Alaska organizers of the Yukon Quest International Sled Dog Race say they are ending their partnership with their Canadian counterparts over a proposal to require longer mandatory rest periods, along with other changes.
The Quest, Alaska’s longest international sled-dog race, is a 1,000-mile event held on historic routes linking the Klondike and Interior Alaska gold fields.
If the two sides do split, it means the end of the race as it’s been run since 1984.
The Yukon Quest is governed by separate boards in Canada and Alaska.
Organizers in Alaska on Monday announced that the two governing bodies “will no longer work together to stage an international race.”
The split stems from a disagreement between the two sides on “significant proposed rule changes” to the 2023 race including the amount of required rest time for mushers and their teams, Alaska organizers said.
The Yukon board of directors told the Alaska board they couldn’t support the race without 120 hours of mandatory rest — which equals five days, according to Mark Weber, vice president for Yukon Quest International, Ltd., the Alaskan half of the governing body.
Current rules require teams to take a minimum of 50 hours rest at checkpoints along the route, including a 36-hour stop in Dawson City required of all competitors.
Weber called the disagreement over required rest “a great opposition of philosophies.”
The Alaska board’s statement Monday said the proposed rule changes “would have irreparably altered the fundamental principles on which the Yukon Quest was founded, specifically, that it was to be a long-distance wilderness race that would challenge the bush skills of traditional Arctic mushers.”
The Canadian board also proposed 100-, 250-, and 450-mile races in the Yukon that would coincide with the main marquee event, as well as a shift in the financial arrangement that put a larger burden of support on Alaskan organizers, Weber said.
“I think at this point we got completely off guard by the Yukon Board,” he said. “They then said, ‘That will not work at all, and we will dissolve the cooperation.’ ”
Canadian organizers say Monday’s statement from their Alaska counterparts came as a surprise.
“It’s a real shot across the bow and I don’t know why,” said Susie Rogan, board president for the Yukon Quest International Association, the Canadian half of the governing body.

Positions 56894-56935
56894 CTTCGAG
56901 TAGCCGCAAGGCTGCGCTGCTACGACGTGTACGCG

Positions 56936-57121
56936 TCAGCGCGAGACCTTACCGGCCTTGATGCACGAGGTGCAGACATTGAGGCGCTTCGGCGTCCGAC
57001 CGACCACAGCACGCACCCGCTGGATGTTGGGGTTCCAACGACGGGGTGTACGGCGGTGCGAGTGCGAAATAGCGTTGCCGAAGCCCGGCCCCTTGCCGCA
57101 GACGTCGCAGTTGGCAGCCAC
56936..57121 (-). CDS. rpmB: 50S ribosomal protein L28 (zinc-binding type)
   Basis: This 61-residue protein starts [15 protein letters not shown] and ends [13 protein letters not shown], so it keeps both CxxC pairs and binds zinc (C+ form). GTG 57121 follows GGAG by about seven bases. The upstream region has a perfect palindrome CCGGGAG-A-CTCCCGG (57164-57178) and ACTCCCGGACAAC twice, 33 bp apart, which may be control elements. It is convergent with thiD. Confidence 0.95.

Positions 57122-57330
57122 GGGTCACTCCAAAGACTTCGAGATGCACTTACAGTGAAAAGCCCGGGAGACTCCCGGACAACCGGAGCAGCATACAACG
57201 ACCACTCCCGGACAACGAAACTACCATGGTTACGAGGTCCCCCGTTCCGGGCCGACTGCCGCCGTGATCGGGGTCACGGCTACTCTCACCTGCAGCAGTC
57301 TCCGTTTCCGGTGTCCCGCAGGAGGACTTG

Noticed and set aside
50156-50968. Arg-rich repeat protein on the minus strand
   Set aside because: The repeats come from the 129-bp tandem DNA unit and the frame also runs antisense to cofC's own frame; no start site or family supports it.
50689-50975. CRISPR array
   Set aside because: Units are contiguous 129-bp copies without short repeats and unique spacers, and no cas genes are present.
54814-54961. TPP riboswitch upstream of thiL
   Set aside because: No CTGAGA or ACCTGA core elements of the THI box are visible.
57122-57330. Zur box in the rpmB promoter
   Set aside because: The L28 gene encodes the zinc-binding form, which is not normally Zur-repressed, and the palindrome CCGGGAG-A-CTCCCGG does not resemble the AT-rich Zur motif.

“I don’t know what the heck is going on. We had a good relationship with these people, at least we thought we did,” she said, adding that she had only received an emailed version of the news release announcing the dissolution because she is on a list for Yukon Quest finishers.
Rogan described recent meetings between the two boards as largely amicable and with a willingness to find compromises.
But, she said, the Canadian board is serious about adding rest, and told their Alaska counterparts that “the existing board was not going to participate” in a race that maintained the 2020 rest scheme.
A statement from Canadian race organizers Tuesday expressed disappointment about the Alaskans’ move to “unilaterally dissolve the ongoing partnership,” and categorically disagrees with the characterization of the dispute.
“In a Joint Board Executive Committee meeting on April 29, the Yukon Board agreed to hold the 2023 1,000-mile race utilizing the 2020 rules as the Alaskans demanded, with the request that additional data be collected,” the release stated, specifying the targeted data pertains largely to rest and veterinary care. “Acceptance of those requests by the Alaskan Board was not a requirement of the Yukon Board to host a joint race in 2023.”
Rogan said the plan was to have a special meeting with their race participants on how to proceed.
“We can’t make a decision to dissolve the Yukon Quest as some board members, we’re supposed to be representing our membership,” she said.
Even before the pandemic took hold, the Quest was struggling with dwindling popularity — a record-low field of 15 mushers started the 2020 race — and the Alaska part of race was facing significant financial challenges.
The transboundary nature of the grueling long-distance race, which many mushers believe to be more exacting than its higher-profile sibling, the Iditarod Sled Dog Race, complicated operations during the pandemic. This year, separate mid-distance races were held on either side of the border. Brent Sass won the 350-mile competition this year before going on to win his first Iditarod.
The Yukon Quest will still hold a race in the winter of 2023 in Alaska, though Weber said details will not be released on the particulars until later this month.
Correction: This story has been updated to add information from a Tuesday statement from the Yukon Quest International Association and correct the mileage of proposed Yukon races. The Canadian board had proposed 100-, 250-, and 450-mile races in the Yukon that would coincide with the main marquee event, not 100-, 200-, and 550-mile races.